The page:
The recent controversial comments by shippers and carriers regarding the shipper-carrier relationship underscore the need for a calm and professional basis for shippers to deal with their preferred carriers in this current U.S. contracting season.
Here are 10 fundamentals to assist shippers to improve their carrier relations.
1. Acknowledge Supply and Demand.
Carriers operate in classic economic terms and react almost instantaneously to changes in supply and demand in their pricing, quickly adjusting rates up or down when their available space increases or decreases. They respond far more slowly in making changes in vessel supply to meet demand. Carriers’ contract prices will be higher in the current market for the coming year.
2. Be Informed.
Keep up to date on global market issues and carrier changes in pricing, services and management philosophy by reading trade magazines, Internet updates, blogs, trade association reports and carrier announcements.
3. Be Knowledgeable.
Know your business and the needs and requirements of your constituents. Keep up to date on the status of your firms’ and your vendors’ commitments and discuss problems, solutions and potential future steps to improve your carriers’ service.
Constantly update yourself and your staff about your firm and the industry. Attend industry educational seminars and consider bringing in outside training for you and your staff to help better understand carriers’ needs and perspectives.
5. Manage the Process.
Be invovled in the negotiation and contract process and maintain control and contact with your carriers throughout the contract term. Work to build more effective communications with your carriers and other potential vendors to provide alternatives. Keep your internal staff and divisions fully informed at all times about current status.
6. Make Informed Selections.
Know your carriers’ services and partners in each of your major trades. Look at their alliances, joint services and slot charters to ensure that you don’t have all your eggs in one vessel string. Consider the quality of service as well as the best rates when selecting carriers. Don’t try to force your views on carriers that are not a good fit (it’s like trying to put a round peg in a square hole). You will regret the misfit!
7. Be a Wise Negotiator.
Most carriers have made major changes in their management in the past two years. Be aware of these changes and try to understand the current management philosophy of each carrier that you seek to partner with. Be upfront and honest about your needs and challenge your carriers to be open with you as well.
8. Manage Expectations.
Don’t get angry when your vendors don’t meet your expectations. They are driven to get the highest rates from you. Use all you have learned in items 1 through 7 and be assured that you have done your best to match your firm’s expectations to the reality of the market.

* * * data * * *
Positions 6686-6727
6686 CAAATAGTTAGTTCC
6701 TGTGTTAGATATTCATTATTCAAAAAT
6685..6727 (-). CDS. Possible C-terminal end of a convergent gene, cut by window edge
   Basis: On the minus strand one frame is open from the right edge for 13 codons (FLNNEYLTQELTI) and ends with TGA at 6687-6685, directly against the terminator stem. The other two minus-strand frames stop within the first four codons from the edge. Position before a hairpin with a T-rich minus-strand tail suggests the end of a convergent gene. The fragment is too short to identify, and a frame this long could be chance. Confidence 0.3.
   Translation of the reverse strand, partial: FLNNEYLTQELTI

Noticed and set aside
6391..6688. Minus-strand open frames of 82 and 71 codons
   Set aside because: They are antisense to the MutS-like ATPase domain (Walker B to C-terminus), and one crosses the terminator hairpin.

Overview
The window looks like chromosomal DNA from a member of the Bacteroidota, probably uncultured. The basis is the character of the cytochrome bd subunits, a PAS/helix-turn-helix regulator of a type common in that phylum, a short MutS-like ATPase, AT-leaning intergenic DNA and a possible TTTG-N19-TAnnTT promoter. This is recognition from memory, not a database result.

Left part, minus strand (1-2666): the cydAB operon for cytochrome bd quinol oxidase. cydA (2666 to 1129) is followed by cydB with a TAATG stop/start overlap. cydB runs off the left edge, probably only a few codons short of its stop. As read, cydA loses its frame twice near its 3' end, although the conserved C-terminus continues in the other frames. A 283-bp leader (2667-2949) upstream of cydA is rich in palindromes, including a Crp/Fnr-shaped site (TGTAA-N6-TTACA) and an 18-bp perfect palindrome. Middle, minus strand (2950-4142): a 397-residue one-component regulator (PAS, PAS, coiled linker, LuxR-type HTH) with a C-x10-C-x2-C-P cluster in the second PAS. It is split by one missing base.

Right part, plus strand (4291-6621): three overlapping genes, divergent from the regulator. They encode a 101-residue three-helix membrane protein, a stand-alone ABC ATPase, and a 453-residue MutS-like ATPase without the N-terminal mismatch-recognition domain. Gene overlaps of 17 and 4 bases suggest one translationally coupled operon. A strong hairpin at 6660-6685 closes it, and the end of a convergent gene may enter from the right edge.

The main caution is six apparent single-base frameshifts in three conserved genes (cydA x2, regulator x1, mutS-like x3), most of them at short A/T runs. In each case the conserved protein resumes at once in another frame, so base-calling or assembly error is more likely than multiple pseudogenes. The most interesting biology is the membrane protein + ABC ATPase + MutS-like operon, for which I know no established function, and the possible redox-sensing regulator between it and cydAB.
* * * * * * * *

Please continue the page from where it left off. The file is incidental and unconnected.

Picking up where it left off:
9. Understand Conflict.
There is a natural built-in conflict between your task to obtain the best carrier service at the lowest price and the carriers desire to obtain the highest price for those services. Strive for win-win, but note that most successful contracts are the result of compromise by both sides.
10. Manage the Results.
Stay current with market conditions and economic trends. Constantly evaluate the latest performance and needs of your firm. Review your contract terms and be prepared to negotiate changes to meet revised targets. Contracts are not made to be broken, but they are subject to renegotiation during their term. Carriers understand this and will want to have the ability to implement higher rates and charges, even vessel by vessel. Shippers need to provide for options for changes as well.
Carriers need to remember that they have no future business without their customers. The old adage that the customer is always right still holds, but in these rough economic times, shippers need to work through the enmity to seek mutually beneficial terms of engagement with their carrier partners. Shippers can take control of their carrier relations by understanding the often conflicting goals that tend to create friction between them to achieve WIN-WIN long-term solutions with their service providers.
JOC TENs essayist John Morris has over 30 years of global logistics expertise with the military, shippers and carriers. As head of INTRANSCO, a veteran-owned small business, he consults on contract negotiations, e-commerce, government and regulatory affairs and education for the industry. He can be contacted at firstname.lastname@example.org.